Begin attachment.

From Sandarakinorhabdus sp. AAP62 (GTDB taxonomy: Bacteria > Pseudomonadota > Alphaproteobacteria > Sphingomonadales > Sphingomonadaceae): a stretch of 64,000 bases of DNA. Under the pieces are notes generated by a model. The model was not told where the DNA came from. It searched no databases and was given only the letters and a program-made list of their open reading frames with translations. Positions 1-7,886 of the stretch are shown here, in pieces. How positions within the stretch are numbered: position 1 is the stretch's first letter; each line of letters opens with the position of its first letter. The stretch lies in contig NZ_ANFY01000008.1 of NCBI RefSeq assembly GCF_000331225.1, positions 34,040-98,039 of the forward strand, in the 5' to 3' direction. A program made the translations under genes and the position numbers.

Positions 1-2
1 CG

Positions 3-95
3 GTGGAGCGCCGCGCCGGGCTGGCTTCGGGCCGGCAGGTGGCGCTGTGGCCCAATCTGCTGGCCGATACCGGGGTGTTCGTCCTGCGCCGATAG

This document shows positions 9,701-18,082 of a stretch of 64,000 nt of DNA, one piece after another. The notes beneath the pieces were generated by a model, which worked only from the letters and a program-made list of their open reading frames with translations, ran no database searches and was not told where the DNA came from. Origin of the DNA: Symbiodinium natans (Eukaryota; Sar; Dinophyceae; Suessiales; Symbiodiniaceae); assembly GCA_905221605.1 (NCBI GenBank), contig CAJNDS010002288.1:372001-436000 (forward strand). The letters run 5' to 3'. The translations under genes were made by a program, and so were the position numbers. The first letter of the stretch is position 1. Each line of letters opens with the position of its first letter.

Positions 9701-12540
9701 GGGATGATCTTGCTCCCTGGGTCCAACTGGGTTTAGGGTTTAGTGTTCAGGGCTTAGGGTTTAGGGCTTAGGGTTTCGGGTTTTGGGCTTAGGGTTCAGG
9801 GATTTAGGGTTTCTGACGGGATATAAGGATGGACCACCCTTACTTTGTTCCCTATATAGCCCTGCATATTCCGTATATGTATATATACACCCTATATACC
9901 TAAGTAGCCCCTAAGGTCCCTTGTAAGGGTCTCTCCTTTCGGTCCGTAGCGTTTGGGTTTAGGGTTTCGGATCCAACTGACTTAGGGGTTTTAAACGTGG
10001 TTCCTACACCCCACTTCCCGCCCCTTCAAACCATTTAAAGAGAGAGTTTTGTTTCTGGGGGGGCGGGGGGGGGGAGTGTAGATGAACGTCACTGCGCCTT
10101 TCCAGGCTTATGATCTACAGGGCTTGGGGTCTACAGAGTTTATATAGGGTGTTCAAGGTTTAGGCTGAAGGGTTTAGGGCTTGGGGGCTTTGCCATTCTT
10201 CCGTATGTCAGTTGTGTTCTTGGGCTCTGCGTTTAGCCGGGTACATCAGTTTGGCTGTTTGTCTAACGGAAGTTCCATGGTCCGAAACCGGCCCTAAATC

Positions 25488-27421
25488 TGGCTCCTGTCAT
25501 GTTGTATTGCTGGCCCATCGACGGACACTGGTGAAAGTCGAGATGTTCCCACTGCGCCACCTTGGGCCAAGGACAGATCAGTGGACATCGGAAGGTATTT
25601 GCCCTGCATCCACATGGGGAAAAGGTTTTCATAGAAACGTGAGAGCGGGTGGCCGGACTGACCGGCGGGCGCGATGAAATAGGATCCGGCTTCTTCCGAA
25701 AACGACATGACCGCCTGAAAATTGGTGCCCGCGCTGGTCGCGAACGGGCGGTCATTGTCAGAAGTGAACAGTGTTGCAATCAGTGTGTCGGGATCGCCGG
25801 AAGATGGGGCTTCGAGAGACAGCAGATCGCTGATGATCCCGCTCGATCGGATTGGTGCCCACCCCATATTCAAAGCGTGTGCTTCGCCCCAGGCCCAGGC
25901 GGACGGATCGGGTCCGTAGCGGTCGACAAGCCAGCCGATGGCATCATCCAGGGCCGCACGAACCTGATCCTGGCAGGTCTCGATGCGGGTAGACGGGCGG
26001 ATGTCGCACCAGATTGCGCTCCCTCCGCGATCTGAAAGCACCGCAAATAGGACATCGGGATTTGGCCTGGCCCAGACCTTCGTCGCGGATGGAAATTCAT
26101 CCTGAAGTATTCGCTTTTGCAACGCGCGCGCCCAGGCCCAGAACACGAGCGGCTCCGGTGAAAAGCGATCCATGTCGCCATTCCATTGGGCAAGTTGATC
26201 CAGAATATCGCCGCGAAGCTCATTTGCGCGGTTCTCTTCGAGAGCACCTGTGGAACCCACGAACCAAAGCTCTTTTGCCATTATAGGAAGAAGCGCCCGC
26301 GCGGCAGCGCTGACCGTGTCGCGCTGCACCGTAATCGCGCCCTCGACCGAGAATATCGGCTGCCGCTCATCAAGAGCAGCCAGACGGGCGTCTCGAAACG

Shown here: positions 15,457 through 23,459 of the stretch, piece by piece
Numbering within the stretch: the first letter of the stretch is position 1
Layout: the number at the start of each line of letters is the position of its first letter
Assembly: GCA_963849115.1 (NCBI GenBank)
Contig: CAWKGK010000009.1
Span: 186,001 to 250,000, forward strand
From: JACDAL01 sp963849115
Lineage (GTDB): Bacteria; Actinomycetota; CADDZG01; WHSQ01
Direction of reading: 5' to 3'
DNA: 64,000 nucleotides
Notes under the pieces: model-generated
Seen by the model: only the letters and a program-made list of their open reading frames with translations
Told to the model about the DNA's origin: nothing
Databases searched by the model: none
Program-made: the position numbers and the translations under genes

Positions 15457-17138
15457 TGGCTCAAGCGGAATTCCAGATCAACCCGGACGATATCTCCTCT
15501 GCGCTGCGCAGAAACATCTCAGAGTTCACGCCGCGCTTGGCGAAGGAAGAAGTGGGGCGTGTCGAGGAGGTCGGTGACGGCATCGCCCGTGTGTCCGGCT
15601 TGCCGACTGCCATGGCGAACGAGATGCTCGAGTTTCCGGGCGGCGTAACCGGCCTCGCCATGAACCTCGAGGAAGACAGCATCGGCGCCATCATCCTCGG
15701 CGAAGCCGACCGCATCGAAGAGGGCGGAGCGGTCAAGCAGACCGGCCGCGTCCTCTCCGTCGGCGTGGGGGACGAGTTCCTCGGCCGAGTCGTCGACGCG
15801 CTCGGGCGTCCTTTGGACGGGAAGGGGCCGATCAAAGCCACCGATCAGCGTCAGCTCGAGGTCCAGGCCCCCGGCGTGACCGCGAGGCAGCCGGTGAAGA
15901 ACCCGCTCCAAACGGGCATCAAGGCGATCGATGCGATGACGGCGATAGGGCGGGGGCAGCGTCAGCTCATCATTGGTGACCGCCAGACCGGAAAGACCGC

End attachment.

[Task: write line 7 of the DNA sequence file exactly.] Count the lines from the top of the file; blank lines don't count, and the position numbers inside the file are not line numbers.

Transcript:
Positions 9701-12540